►Lithuania says it has completely cut itself off from gas imports from Russia, apparently becoming the first of 27 European Union countries to use Russian gas to break its energy dependence on Moscow .
►The British Ministry of Defense says heavy fighting has continued in Mariupol, and that the city is “almost certainly a key objective of the Russian invasion” as it would link Russia to occupied Crimea by land .
►In his annual letter to shareholders, JPMorgan Chase CEO Jamie Dimon said handling Russia sanctions was a “huge undertaking” and the bank could lose $1 billion over time. The war and past trade disputes with China “will likely affect geopolitics for decades,” he said.
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In Bucha, Zelensky calls on Russia to end the war
Visiting Bucha, on the outskirts of kyiv, where reports of dead civilians and mass graves emerged after Russian troops withdrew, Ukrainian President Volodymyr Zelensky called on Russia to reach an agreement to end at war.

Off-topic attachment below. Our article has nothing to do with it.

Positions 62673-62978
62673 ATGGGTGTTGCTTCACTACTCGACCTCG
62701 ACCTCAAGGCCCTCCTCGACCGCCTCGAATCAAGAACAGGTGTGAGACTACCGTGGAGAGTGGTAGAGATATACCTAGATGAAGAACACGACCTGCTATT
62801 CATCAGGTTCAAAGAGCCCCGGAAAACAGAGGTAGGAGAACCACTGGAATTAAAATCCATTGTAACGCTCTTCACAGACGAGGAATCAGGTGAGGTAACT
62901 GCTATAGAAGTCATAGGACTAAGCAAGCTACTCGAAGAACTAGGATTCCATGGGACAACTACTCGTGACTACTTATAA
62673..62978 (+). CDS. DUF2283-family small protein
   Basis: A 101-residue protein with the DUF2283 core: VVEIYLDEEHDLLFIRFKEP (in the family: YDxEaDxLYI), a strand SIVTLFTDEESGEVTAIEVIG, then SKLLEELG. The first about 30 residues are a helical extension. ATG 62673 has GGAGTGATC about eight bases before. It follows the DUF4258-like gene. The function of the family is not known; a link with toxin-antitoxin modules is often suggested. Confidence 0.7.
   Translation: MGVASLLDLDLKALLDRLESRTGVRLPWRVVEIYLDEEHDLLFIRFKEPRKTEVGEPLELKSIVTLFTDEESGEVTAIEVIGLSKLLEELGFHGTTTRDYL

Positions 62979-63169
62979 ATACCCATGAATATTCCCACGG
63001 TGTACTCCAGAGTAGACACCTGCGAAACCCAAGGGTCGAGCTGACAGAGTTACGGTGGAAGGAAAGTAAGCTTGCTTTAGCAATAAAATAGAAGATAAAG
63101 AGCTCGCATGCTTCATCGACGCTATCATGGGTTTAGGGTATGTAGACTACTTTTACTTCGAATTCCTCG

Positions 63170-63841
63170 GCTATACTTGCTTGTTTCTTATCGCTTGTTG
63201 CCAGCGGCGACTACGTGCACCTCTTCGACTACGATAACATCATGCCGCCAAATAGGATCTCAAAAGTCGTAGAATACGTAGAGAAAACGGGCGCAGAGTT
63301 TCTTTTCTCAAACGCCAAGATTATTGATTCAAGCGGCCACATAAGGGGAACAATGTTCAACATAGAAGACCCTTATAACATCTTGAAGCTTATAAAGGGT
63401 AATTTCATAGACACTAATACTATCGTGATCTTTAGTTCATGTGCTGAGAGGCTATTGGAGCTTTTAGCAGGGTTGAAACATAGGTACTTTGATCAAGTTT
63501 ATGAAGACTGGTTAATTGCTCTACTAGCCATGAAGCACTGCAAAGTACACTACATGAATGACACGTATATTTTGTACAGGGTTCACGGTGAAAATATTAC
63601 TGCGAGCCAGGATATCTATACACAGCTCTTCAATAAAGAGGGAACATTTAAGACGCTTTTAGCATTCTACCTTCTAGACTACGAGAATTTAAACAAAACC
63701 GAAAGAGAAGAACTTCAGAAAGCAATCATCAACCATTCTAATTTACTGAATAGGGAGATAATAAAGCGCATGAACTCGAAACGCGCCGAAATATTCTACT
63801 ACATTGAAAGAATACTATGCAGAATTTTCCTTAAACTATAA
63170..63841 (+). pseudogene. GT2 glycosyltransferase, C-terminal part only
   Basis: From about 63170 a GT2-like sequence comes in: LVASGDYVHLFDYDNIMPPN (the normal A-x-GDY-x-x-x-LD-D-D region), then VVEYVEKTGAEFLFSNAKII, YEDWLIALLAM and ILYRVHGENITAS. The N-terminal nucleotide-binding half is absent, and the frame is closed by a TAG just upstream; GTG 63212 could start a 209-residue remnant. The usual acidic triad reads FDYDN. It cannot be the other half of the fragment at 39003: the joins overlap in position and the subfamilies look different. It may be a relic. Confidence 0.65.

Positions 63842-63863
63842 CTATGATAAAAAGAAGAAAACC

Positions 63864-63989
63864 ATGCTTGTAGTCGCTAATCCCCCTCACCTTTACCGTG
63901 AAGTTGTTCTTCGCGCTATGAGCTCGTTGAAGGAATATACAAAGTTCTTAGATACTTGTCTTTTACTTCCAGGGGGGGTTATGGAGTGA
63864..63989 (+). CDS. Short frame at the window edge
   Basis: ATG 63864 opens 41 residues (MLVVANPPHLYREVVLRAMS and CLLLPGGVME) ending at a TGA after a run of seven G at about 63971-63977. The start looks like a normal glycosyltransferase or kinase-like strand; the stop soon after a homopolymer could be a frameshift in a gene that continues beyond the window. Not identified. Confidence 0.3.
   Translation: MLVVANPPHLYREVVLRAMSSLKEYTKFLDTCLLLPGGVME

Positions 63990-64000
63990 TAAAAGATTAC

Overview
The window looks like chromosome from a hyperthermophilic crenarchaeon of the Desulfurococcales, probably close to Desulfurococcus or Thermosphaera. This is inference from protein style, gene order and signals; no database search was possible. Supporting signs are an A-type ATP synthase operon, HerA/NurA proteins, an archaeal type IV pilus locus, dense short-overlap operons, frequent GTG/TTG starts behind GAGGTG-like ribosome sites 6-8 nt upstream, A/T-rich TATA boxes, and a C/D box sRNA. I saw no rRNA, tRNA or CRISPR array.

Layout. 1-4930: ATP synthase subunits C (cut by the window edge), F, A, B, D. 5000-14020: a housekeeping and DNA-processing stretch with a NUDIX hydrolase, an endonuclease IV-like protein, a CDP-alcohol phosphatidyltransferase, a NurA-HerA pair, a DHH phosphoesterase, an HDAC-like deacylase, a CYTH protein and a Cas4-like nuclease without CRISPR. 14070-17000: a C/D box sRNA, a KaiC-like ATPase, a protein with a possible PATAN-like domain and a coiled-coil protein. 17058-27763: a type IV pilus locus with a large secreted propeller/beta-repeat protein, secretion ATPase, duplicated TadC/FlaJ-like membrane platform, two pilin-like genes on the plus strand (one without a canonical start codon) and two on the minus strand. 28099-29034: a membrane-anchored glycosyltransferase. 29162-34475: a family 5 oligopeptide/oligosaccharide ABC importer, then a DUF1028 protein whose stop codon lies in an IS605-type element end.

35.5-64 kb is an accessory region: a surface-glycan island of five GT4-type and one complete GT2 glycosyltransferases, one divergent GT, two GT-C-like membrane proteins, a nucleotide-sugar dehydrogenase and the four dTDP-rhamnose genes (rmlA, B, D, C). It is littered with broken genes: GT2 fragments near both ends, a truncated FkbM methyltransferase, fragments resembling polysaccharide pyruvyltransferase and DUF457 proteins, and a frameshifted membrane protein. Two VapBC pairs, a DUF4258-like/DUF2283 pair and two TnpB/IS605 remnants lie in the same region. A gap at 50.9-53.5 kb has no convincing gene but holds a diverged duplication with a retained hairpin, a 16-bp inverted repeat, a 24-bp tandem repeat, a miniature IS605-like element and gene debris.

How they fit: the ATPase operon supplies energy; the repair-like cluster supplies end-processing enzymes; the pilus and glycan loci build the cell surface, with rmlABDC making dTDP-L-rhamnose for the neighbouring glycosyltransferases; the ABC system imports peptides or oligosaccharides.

Zelenskyy, however, also acknowledged the difficulties in conducting peace talks after the Bucha killings. “It is very difficult to conduct negotiations when you see what they have done here,” said Zelenskyy, adding that “dead people were found in barrels, basements, strangled, tortured” in the suburbs. and elsewhere.
“The longer the Russian Federation drags on, the more it will aggravate its own situation and this war,” Zelenskyy said.
Zelenskyy says Ukraine will create special war crimes investigation; The EU offers to help
Ukrainian President Volodymyr Zelenskyy has said the country will investigate alleged Russian war crimes in Ukraine as growing reports show dead civilians outside kyiv. The EU offers to lend a hand.
Calling it a special justice mechanism, Zelenskyy said the investigation would be conducted in conjunction with international prosecutors and judges. “The time has come to make the war crimes committed by Russian troops the last such evil on Earth,” he said.